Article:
• One piece of the overall green economy is the home performance industry. This sector alone has a large potential to create green jobs. Home performance  comprehensive holistic whole-house approach to identifying and fixing comfort and energy efficiency problems in a home. Though most inquiries of home owners to my company are concerned about Energy use first, a very close second is lack of adequate comfort. Health and safety? What is the cause of that mold you may see in the bath? What is the source of the cough that is evident only when at home? Only through a good understanding of the “House As A System” can you attempt to solve these types of issues.
  • A lot is happening that will spur the growth of this industry. All Building Performance companies interviewed for this research & 95% of companies surveyed anticipate growth in the 1-3 years. Incentives and programs at all levels of government, utilities, etc. DSM= demand side management California First/ AB 811 examples of PACE financing Skinner AB 758 building retrofit requirement in CA- This bill would require the Energy Commission, by March 1, 2010, to establish a regulatory proceeding to develop a comprehensive program to achieve greater energy savings in the state's existing residential and nonresidential building stock. (Seventy-two percent of California’s 13 million residential buildings were built before the implementation of Title 24 in the early 1980’s). time of sale ordinance in Austin, TX Pending HOME STAR national legislation Legislation currently being considered by Congress with bipartisan support $6 Billion in incentives to homeowners for retrofits Gold Star & Silver Star tracks for performance/ prescriptive measures REEP-Funding will be made available through REEP to the State Energy Programs for state and local efforts, including audits, incentives, technical assistance, and training. States are permitted to choose funding mechanisms, with options including credit support, such as interest rate subsidies or credit enhancement, providing initial capital, and allocating funds for utility programs.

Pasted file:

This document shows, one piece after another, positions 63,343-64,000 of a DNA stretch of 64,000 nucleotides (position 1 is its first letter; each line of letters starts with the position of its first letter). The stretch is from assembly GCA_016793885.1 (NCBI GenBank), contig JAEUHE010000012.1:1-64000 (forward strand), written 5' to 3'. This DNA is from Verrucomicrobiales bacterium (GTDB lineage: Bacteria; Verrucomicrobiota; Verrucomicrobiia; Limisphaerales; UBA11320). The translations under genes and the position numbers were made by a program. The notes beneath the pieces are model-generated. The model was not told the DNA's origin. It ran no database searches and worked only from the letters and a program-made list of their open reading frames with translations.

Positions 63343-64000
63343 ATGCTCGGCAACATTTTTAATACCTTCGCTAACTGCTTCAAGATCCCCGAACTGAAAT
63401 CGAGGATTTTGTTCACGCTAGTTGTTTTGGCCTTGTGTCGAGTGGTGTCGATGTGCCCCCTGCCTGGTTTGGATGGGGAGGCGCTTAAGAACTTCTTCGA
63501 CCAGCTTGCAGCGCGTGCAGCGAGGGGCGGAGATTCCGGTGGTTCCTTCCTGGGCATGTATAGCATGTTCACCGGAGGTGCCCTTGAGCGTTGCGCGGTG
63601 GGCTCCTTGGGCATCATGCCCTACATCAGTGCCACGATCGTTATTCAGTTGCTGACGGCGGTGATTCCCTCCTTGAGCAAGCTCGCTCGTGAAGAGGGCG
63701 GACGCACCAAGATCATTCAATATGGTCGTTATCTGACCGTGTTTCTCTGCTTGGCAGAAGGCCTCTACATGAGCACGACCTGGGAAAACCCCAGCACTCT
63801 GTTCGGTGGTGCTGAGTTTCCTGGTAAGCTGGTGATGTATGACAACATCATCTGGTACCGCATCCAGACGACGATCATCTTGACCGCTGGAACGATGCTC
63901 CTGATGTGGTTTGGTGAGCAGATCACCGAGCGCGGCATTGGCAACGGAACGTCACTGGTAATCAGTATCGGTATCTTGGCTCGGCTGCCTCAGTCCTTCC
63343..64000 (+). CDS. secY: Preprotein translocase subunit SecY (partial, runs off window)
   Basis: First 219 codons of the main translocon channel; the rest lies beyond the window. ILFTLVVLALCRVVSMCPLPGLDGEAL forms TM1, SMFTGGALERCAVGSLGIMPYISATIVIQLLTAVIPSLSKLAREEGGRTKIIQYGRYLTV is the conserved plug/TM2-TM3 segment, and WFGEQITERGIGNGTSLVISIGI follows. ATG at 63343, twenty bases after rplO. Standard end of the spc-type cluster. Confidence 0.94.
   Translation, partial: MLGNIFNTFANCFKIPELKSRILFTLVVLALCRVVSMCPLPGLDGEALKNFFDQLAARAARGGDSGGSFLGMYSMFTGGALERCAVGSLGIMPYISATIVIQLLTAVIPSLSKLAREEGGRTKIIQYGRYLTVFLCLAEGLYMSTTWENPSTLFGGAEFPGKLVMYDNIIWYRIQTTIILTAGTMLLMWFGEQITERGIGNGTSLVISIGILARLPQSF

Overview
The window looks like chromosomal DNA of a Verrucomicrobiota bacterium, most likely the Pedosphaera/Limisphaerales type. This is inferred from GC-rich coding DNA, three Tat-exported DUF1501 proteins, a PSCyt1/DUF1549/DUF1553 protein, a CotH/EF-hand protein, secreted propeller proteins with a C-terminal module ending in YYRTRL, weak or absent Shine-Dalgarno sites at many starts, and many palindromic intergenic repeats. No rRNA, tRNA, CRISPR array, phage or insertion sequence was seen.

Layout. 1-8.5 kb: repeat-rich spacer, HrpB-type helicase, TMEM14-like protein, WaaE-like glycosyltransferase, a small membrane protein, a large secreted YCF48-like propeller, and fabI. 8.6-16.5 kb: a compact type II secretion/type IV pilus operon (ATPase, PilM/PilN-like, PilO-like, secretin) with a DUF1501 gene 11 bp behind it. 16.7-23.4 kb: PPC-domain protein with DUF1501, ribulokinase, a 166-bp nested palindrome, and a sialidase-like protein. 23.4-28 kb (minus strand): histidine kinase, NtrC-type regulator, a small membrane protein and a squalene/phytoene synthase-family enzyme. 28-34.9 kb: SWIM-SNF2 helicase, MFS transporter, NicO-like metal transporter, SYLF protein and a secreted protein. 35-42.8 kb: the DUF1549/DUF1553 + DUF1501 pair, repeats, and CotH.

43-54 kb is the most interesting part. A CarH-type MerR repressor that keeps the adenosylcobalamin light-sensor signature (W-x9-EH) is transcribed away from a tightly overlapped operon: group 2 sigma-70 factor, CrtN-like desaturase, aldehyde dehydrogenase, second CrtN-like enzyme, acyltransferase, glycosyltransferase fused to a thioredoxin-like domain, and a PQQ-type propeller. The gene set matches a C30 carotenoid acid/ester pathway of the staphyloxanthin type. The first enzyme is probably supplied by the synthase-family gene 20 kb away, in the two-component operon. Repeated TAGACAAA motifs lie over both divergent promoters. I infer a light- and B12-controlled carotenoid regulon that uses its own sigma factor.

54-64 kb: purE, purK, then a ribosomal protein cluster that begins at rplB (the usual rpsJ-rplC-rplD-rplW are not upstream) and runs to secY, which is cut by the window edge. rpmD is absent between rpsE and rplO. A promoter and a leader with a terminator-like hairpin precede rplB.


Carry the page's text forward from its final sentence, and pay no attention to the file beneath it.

• Home Performance Evaluation/ Assessment: Talking to customer, blower door test, infrared camera evaluation, duct leakage test, insulation assessment, utility bill analysis Basic Retrofit: Putting up vapor barriers, spraying foam for insulation, duct sealing, air sealing, fixing leaky light cans When sealing ducts are you aware you may be creating a potentially serious health problem? Skilled Work: electrical, plumbing, HVAC, mechanical, replacing windows Quality Assurance & Testing: test-in/test-out